The penultimate issue of Tini Howard and Nico Leon’s first Catwoman story arc “Dangerous Liasons” is out this week in comic book shops. Can it top the excellent Catwoman #40, which mixed great action, mobster drama, and sexual tension? It’s a tall order!
Catwoman #41 has a lot of great pieces, but suffers a bit as it tries to do way too much with them. We left off with Catwoman finding out the mysterious masked vigilante Valmont killed a bunch of crime boss goons and this issue shows the boss is not happy. Valmont murdering a bunch of goons makes things a lot more dangerous for them as well as complicates Catwoman’s relationship. She’s not a killer, but she also doesn’t disagree they deserved to die.
Before the narrative can explore the complicated relationships of these characters, Onyx enters the story. As the cover shows, this issue also brings in Onyx, another Gotham vigilante who has the respect of Batman. Onyx acts as a sort of angel on Catwoman’s shoulder who is not happy about what Valmont did and how Catwoman is tied to him at all.
This leads to a conversation between Onyx and Catwoman discussing the issue of murder and this mysterious Valmont. This scene plays out in a weird way, with Catwoman not articulating herself very well about Valmont, and Onyx acting cagey. Just as they seem to be getting to a point where conflict may occur Catwoman asks Onyx to shadow her to prove she’s no killer. It’s a weird turn in the story that feels jarring.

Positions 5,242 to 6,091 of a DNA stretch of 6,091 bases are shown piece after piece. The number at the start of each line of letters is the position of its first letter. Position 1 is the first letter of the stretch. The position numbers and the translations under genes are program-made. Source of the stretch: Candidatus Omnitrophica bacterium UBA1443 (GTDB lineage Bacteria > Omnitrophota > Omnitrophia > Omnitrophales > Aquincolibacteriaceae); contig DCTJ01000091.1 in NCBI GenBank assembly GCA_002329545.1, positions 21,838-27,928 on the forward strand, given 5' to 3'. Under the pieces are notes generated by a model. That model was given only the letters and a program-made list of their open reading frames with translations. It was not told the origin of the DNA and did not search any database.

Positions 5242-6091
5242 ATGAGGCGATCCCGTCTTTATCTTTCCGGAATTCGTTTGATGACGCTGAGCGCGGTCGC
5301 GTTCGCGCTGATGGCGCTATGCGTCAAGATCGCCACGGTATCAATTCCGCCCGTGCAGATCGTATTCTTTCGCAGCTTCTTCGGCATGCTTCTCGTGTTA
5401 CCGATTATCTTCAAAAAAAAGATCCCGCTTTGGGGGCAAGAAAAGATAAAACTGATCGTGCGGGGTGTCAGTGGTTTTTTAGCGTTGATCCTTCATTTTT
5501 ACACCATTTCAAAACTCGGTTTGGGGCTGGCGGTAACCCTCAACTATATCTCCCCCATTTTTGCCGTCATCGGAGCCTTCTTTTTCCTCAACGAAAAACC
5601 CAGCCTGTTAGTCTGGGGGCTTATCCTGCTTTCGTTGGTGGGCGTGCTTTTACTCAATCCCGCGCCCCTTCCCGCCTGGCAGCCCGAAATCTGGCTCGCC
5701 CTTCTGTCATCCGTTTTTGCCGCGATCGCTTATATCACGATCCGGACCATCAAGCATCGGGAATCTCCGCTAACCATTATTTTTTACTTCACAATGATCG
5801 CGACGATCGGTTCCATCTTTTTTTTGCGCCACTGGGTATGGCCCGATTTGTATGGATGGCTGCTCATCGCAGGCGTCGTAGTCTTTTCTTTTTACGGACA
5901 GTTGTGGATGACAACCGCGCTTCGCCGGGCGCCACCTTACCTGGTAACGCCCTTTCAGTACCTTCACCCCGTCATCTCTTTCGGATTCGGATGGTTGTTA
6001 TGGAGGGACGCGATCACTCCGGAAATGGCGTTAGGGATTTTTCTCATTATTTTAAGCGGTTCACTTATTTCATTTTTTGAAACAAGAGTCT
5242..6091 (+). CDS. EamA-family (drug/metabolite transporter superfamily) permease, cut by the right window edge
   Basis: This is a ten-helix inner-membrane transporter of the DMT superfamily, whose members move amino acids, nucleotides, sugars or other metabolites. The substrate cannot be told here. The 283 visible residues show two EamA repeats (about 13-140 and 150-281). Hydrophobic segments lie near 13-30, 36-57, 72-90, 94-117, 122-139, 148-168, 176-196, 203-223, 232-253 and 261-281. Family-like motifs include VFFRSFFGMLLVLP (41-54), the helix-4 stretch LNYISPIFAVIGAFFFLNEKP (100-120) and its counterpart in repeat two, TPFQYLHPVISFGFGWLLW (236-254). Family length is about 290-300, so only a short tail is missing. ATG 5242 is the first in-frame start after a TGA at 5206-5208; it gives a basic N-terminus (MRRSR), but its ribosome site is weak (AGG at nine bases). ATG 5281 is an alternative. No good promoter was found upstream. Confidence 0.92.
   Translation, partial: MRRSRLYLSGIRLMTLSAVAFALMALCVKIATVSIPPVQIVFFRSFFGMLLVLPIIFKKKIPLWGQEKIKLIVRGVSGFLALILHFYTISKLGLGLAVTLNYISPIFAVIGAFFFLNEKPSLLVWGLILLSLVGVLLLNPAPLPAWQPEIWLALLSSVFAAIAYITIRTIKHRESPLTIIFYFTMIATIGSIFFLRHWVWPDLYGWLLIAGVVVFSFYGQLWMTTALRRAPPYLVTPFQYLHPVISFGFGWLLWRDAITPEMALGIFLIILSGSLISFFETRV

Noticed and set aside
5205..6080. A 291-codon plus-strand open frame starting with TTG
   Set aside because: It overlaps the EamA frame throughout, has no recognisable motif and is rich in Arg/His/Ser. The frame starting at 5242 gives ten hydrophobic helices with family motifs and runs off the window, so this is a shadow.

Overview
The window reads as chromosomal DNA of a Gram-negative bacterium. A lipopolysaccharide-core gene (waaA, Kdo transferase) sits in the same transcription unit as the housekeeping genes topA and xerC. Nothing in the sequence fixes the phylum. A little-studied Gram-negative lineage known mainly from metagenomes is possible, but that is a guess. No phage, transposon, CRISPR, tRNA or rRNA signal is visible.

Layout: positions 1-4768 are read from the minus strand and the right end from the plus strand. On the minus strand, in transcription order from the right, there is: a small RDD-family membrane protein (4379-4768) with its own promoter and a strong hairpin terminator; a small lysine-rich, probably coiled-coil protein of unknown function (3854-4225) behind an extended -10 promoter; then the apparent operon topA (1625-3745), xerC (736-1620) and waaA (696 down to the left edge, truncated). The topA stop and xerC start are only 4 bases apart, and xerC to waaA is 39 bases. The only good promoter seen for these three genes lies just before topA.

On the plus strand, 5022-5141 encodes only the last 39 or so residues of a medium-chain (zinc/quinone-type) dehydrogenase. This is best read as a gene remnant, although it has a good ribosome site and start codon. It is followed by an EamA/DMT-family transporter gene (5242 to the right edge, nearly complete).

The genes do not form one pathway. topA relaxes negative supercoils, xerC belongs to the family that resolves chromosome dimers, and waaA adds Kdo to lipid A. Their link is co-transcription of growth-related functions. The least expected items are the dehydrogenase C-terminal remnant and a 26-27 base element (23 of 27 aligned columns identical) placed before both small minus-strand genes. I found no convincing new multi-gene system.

This leads to another character in the narrative, Dario Tomasso, joining into the story as they catch him trying to blow up a building. At this point, you need to let go of all these starts and stops and go with it, because the plot is highly erratic. Much like the characters, it reads like they are figuring things out as they go along. That includes a scene with Black Mask and other gangsters which end sup disrupting the flow of the Catwoman scenes.
There is a touching scene with Dario that ends the book. Howard makes a point that Dario is acting even more reckless and self-sacrificial because he knows being gay won’t be accepted by his dad. Catwoman is very good at taking in strays and one can imagine she’s doing so here because she cares.
The art by Leon is fantastic with some interesting digital-looking effects and renderings. In the opening, it appears there’s a 3D render of a hawk object on the desk. In the scene with Tomasso rigging some bombs a lot of the objects look like renders rather than penciled art. The blending of hand-drawn and digital art makes for a surreal sort of experience at times. In some cases, it works wonderfully, as the night sky and city in the background, but it can pull you out of the story a bit when things don’t quite match up.
Catwoman #41 has good pieces, but the puzzle doesn’t quite come together. The problem starts with the frenetic start/stop scenes, the lack of closure in conversations, and the somewhat jarring digital art mixing in with more conventional-looking pieces.
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